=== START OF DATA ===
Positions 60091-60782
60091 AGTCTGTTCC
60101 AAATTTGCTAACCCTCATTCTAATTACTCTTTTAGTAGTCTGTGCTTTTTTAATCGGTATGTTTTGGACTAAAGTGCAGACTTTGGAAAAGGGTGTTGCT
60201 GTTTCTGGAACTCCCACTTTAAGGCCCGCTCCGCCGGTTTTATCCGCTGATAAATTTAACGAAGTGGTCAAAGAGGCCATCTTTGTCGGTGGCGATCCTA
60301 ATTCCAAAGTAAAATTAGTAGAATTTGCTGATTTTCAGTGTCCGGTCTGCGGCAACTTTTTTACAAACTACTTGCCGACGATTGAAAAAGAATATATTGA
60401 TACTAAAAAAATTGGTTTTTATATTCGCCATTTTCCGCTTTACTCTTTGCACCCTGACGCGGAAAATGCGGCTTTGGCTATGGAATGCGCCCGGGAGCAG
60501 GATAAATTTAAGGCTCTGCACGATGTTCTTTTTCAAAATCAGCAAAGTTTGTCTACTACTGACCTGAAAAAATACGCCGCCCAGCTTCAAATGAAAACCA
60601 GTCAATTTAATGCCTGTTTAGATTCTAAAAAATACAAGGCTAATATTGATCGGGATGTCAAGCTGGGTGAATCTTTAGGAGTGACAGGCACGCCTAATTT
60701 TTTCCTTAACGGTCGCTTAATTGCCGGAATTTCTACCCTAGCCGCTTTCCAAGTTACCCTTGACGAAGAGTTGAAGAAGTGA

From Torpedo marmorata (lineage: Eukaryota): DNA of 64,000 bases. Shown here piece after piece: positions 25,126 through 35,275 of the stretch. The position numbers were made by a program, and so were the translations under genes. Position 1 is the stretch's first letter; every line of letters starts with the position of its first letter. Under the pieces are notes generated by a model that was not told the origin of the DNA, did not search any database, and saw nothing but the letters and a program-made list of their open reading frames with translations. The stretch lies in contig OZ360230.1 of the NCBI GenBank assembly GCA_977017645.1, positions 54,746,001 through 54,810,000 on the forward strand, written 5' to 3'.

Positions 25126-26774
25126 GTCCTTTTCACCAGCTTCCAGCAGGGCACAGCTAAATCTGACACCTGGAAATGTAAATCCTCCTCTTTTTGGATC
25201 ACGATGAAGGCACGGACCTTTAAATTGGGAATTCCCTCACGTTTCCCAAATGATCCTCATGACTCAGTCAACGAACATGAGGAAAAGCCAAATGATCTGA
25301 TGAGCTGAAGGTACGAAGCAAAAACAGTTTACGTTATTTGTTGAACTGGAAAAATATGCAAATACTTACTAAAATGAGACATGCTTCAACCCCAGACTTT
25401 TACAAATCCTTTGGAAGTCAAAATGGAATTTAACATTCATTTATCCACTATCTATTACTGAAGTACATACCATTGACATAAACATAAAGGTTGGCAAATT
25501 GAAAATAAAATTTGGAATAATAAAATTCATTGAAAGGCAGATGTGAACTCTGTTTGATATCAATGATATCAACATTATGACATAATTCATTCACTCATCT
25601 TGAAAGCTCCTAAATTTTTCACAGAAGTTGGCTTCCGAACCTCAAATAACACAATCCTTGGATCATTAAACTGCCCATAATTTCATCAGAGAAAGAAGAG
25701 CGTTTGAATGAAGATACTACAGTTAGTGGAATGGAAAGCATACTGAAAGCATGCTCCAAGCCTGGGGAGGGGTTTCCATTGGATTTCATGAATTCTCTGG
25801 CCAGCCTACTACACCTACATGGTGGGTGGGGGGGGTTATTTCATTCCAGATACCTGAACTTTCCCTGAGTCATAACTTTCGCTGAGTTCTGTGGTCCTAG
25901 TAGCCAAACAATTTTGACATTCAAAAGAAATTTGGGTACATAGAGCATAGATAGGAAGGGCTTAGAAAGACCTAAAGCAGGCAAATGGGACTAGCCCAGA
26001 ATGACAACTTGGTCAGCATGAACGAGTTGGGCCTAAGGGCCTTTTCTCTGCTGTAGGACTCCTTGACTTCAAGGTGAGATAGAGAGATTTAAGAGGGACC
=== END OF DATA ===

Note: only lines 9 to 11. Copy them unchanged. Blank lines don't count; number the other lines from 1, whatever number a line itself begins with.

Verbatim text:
60701 TTTCCTTAACGGTCGCTTAATTGCCGGAATTTCTACCCTAGCCGCTTTCCAAGTTACCCTTGACGAAGAGTTGAAGAAGTGA

From Torpedo marmorata (lineage: Eukaryota): DNA of 64,000 bases. Shown here piece after piece: positions 25,126 through 35,275 of the stretch. The position numbers were made by a program, and so were the translations under genes. Position 1 is the stretch's first letter; every line of letters starts with the position of its first letter. Under the pieces are notes generated by a model that was not told the origin of the DNA, did not search any database, and saw nothing but the letters and a program-made list of their open reading frames with translations. The stretch lies in contig OZ360230.1 of the NCBI GenBank assembly GCA_977017645.1, positions 54,746,001 through 54,810,000 on the forward strand, written 5' to 3'.

Positions 25126-26774